By morning, the tranquil lake we set camp next to turned into a raging sea. The crashing of waves woke us in time to avoid getting out tent and gear soaked. A strong wind westerly wind pushed waves onto our eastern shore. We quickly saw an example of Gichigami’s reputation for downing seafarers. Anyone caught out in a small craft thinking they were headed for a peaceful fishing expedition would soon find themselves battling for survival. Even as recorded in Gordon Lightfoot’s song “The Wreck of the Edmund Fitzgerald,” a large freighter can quickly be swallowed by these veracious waters. We broke camp and headed up the road with an intention to visit Agawa Rock. This we heard was the site of famous cliff paintings done by an Ojibwa shaman.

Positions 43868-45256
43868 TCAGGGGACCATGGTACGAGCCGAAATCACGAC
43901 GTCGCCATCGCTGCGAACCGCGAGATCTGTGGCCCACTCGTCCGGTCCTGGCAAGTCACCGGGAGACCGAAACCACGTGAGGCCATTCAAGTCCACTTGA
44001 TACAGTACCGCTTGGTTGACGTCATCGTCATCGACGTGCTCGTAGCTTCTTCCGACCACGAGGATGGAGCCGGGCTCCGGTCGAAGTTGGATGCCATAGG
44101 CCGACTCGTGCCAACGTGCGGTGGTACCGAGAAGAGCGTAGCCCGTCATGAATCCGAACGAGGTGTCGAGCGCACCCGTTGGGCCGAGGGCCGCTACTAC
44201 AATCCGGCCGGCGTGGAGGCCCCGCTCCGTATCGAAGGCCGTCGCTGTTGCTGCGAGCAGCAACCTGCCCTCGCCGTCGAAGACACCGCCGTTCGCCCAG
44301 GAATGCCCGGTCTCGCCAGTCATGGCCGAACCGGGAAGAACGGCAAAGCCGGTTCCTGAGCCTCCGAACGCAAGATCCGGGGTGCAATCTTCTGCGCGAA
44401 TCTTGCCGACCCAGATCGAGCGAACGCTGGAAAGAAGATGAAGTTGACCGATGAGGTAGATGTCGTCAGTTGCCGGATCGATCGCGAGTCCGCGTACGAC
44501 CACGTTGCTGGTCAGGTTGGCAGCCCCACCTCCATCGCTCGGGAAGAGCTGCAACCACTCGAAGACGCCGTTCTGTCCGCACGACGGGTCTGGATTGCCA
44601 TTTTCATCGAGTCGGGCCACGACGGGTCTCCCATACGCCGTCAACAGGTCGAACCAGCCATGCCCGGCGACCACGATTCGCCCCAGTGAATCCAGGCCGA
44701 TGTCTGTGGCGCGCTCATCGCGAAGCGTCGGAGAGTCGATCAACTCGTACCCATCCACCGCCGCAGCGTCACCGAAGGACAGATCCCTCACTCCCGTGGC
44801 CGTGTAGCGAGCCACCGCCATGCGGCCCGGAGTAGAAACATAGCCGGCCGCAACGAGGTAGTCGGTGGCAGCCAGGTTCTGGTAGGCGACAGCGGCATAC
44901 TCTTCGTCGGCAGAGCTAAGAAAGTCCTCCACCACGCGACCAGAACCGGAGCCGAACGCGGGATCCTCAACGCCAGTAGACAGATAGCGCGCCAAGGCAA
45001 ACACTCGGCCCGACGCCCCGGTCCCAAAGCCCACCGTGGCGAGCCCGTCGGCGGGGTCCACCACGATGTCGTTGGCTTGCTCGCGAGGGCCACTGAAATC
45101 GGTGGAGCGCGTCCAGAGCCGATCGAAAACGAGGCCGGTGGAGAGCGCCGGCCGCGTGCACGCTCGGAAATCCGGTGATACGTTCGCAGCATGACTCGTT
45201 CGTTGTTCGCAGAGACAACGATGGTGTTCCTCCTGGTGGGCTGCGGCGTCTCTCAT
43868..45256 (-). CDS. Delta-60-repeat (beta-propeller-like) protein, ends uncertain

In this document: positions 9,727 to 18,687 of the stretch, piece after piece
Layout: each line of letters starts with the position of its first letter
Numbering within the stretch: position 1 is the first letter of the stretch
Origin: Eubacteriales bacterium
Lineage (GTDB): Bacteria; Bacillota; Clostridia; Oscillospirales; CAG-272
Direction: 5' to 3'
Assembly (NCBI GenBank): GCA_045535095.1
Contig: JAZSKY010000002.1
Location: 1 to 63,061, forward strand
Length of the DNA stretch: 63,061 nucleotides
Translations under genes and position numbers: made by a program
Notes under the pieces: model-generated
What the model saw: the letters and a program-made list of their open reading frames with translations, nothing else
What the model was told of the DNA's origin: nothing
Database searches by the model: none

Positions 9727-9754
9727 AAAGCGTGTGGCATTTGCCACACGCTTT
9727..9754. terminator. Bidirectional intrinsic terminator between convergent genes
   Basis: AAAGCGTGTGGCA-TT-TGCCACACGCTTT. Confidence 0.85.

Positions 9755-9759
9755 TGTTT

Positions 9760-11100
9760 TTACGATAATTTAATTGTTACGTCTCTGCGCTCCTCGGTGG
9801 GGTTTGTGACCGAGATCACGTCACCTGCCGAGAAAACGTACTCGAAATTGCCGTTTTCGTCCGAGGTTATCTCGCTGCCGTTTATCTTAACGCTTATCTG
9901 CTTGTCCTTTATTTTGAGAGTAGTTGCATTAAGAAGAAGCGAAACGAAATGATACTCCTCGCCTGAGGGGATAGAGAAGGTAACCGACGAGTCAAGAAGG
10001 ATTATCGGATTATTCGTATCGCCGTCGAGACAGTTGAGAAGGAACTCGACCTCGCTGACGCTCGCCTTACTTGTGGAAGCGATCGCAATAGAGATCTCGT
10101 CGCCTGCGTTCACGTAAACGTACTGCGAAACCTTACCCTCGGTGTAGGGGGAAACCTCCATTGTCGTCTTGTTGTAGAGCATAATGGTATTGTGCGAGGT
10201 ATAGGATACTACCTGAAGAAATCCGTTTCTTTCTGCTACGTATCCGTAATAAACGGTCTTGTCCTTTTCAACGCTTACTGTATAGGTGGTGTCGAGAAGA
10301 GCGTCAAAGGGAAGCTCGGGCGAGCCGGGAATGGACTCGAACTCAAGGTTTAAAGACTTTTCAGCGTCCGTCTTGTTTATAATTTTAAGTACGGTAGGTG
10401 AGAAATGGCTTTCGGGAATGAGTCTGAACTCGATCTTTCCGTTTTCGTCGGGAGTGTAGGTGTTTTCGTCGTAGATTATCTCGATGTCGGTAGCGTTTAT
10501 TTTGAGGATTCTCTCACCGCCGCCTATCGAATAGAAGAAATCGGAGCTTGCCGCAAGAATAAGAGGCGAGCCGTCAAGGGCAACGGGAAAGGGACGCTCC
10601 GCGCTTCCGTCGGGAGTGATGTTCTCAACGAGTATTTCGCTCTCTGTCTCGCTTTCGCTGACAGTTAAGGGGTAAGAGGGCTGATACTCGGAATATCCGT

When we got there huge seas were still crashing into the base of Agawa Rock sending spray to the height of the cliffs. From our vantage point we could see that the only way to have painted these famous pictographs would be by being suspended from above. We could just imagine a priest dangling over the prepuce to render images of his spirituality that could only be viewed by those out to sea. Lore has it they were drawn executed so the Spirit residing on Lake Superior would bless those traveling upon its waters. Although we were not out upon the waters we felt fortunate that the seas woke with their crashing and thumping before setting upon us. We offered a prayer of gratitude to be observing its boiling waters from a safe and dry vantage. It was still early morning when we decided to press on still not certain if we were traveling all the way to the Rockies.